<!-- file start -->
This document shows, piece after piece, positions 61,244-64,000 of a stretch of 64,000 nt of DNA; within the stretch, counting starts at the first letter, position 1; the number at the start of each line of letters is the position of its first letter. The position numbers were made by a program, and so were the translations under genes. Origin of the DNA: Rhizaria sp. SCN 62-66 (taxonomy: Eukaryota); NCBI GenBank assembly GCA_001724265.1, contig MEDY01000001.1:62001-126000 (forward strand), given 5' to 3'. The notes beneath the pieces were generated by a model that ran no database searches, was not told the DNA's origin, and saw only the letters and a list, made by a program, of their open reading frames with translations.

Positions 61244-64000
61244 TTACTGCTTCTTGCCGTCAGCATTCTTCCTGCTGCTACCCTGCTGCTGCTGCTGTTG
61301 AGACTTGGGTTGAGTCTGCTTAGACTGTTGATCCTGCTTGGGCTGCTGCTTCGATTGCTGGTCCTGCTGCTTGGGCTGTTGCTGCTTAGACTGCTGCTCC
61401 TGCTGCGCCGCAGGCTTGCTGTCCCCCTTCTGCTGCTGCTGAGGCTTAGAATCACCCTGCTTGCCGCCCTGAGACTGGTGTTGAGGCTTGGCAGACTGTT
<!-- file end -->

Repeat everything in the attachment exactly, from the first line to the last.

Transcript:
This document shows, piece after piece, positions 61,244-64,000 of a stretch of 64,000 nt of DNA; within the stretch, counting starts at the first letter, position 1; the number at the start of each line of letters is the position of its first letter. The position numbers were made by a program, and so were the translations under genes. Origin of the DNA: Rhizaria sp. SCN 62-66 (taxonomy: Eukaryota); NCBI GenBank assembly GCA_001724265.1, contig MEDY01000001.1:62001-126000 (forward strand), given 5' to 3'. The notes beneath the pieces were generated by a model that ran no database searches, was not told the DNA's origin, and saw only the letters and a list, made by a program, of their open reading frames with translations.

Positions 61244-64000
61244 TTACTGCTTCTTGCCGTCAGCATTCTTCCTGCTGCTACCCTGCTGCTGCTGCTGTTG
61301 AGACTTGGGTTGAGTCTGCTTAGACTGTTGATCCTGCTTGGGCTGCTGCTTCGATTGCTGGTCCTGCTGCTTGGGCTGTTGCTGCTTAGACTGCTGCTCC
61401 TGCTGCGCCGCAGGCTTGCTGTCCCCCTTCTGCTGCTGCTGAGGCTTAGAATCACCCTGCTTGCCGCCCTGAGACTGGTGTTGAGGCTTGGCAGACTGTT